The absence of ethics was evident from the start, and has only become more apparent. Cartoon © Steve Sack/Minneapolis Star Tribune.
At first it was just Trump who refused to reveal his financial arrangements, or take any real steps to separate himself from management of his assets during his term as President. With no apologies, he broke traditions of behavior that governed how Presidents served throughout the post-WWII period, and so far he has not been penalized for his flagrant flouting of ethical norms. Indeed, members of Congress and government officials of all political persuasions have been very tolerant in their gentle disapproval, while the public is ceasing to care. His behavior, so far, seems little different to that of a dictator in a marginally democratic republic somewhere in Africa. His behavior is resetting standards, making it much easier for the next US President to put self-interest first.
Increasingly, it is members of his cabinet and especially members of his family, who are now following suit. Ivanka, with a West Wing office, and a position without clear responsibilities, has put her business interests into a trust managed by her family, just as Daddy did, and considers the question of conflicts of interest solved. While she, and her father, appear to be acting within the letter of the law, it is hypocritical to insist that this is ethical behavior. Continuing the active pursuit of private gain while ostensibly working on behalf of the government is now becoming acceptable behavior for senior officials in these strange new United States. The potential for corruption is enormous. (If I picked unfairly on Ivanka, it’s because her public image is so not that of a self-centered corporate boss – she is one person in this strange assemblage of characters who might have displayed high ethical standards.)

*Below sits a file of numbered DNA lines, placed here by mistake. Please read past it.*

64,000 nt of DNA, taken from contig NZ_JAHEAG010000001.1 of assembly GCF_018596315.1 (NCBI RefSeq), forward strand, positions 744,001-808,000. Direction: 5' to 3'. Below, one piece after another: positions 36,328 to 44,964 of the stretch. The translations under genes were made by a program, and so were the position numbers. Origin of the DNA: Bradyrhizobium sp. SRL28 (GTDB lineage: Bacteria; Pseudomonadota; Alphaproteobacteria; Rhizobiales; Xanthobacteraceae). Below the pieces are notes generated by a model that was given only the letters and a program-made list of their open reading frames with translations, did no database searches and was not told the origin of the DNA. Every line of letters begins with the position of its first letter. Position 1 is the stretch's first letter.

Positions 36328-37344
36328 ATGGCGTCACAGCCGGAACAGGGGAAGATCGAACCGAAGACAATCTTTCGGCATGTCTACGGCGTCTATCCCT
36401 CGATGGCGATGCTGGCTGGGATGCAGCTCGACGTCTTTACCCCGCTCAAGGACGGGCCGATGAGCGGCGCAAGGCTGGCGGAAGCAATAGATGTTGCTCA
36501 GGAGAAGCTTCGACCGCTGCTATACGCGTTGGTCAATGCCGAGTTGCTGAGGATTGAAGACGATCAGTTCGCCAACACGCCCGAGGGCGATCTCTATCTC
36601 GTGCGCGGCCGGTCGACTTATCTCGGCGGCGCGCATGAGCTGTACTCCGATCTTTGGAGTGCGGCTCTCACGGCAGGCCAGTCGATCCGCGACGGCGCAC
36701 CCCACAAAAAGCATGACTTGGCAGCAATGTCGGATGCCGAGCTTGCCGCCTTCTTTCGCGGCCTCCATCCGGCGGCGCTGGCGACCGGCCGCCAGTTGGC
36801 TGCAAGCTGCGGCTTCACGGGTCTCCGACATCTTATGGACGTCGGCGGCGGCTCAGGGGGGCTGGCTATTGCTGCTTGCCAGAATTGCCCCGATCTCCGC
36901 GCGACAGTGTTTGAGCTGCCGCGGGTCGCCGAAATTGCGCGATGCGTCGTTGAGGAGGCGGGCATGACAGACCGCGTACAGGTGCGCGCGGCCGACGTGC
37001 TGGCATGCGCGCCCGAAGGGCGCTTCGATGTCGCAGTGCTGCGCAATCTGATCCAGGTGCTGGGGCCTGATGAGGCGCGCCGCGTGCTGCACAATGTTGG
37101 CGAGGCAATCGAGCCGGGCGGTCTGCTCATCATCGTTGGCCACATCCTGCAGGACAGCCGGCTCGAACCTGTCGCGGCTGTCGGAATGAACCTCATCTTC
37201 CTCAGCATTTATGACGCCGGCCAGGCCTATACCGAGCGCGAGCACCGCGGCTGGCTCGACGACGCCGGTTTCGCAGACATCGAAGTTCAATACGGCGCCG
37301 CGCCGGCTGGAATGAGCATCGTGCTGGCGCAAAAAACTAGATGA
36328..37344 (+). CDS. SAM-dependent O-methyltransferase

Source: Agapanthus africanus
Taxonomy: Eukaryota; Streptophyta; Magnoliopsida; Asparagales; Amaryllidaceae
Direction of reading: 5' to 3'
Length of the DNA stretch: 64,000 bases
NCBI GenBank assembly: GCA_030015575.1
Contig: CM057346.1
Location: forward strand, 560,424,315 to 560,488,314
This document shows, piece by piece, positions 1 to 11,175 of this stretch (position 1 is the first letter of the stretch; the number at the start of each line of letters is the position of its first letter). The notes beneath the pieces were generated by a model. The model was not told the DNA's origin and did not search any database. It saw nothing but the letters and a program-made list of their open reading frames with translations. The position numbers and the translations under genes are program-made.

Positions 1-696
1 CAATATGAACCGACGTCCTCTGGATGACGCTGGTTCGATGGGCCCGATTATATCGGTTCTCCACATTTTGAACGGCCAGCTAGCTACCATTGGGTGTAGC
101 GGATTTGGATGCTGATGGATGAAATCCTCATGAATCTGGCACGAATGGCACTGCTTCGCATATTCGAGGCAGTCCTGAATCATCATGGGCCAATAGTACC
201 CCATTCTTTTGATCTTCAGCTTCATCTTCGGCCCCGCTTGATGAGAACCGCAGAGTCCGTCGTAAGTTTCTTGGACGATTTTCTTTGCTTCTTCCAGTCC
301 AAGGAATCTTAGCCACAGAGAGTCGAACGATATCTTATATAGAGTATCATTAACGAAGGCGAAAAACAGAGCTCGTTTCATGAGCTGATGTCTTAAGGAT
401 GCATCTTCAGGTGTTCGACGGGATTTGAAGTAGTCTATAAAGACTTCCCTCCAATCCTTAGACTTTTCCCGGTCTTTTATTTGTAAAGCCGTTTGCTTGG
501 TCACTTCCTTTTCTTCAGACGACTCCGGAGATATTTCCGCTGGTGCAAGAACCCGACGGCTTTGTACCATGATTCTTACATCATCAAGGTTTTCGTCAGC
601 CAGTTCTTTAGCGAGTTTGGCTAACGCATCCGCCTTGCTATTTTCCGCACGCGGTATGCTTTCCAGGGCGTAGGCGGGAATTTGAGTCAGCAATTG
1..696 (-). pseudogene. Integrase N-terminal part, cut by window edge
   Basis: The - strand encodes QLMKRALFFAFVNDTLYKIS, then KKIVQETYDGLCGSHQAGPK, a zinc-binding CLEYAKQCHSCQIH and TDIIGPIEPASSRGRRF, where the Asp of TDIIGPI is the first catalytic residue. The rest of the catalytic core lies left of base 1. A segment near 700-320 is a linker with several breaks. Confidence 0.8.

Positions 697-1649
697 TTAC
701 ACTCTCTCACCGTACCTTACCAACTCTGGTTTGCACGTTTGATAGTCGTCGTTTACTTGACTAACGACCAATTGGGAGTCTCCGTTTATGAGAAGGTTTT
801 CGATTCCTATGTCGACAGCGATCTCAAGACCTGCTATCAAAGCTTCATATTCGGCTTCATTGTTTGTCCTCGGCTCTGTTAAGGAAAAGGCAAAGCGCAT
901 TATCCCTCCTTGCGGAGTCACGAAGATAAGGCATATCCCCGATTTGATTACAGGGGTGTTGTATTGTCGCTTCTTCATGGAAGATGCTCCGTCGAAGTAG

The potential for decisions to be made that provide short-term, personal benefit for the powerful people running this government at the expense of long-term global benefits is just as big as for many other governments, including many that on the surface are less governed by the rule of law. Global environmental management is going to suffer. Putting it explicitly, actions to further a winding down of CO2 emissions and wrestle climate change under control are unlikely to be in the immediate personal interest of Donald Trump, or many members of his billionaire-heavy government – they are inevitably heavily invested in the old industries that caused the CO2 problem in the first place. While this is also a problem for many or most of the leaders in governments around the world (because they are mostly drawn from wealthier sectors of society), the (lack of) reaction to Trump’s unethical retention of his ties to his private businesses has now given particular license to act for oneself without even thinking for a moment about the need to act for the common good. It’s OK to be selfish, even in the USA. All of which brings me back to the need for us near-sighted, forgetful, easily distracted beasts to make some long-term, carefully thought-through decisions that will shift the biosphere in the right directions even if that does lead to some damage to our own persons.
Our Planet is in Trouble.
A cursory glance across the media reveals ample evidence that the planet is in trouble. This fact has been true for some years now, but it appears to become more true every week. On March 16th, Nature published the long-anticipated analysis of the severe coral bleaching that occurred across the Great Barrier Reef in 2015-16. The New York Times headlined the same day Large Sections of Australia’s Great Barrier Reef Are Now Dead, Scientists Find, and other media accounts were similarly dire. On March 22nd, the Globe & Mail reported that Arctic sea ice had reached its maximum extent on March 7th at a new record low level, based on reporting from the National Snow and Ice Data Center. On 31st March, Science published a review of the global extent of geographic movements being forced on plants and animals by climate change, and the Guardian headlined how the global reshuffle of wildlife will have huge impacts on humanity. I could add more, such as the news that Suncor’s proposed plan to clean up its tailings lakes at its base plant and Millenium site was rejected by the Alberta energy regulator. Suncor had not provided enough information to prove its plan to use “water-capping” – which involves the placement of a layer of water over a deposit of tailings to form a new lake – will actually result in the creation of a functioning aquatic ecosystem, reported by the Globe & Mail on March 17th. I am appalled that a plan is still not in place after years of operation and the accumulation of millions of gallons of heavily contaminated waste water. But let’s just focus on the three environmental items.
The Slow Disappearance of Coral Reefs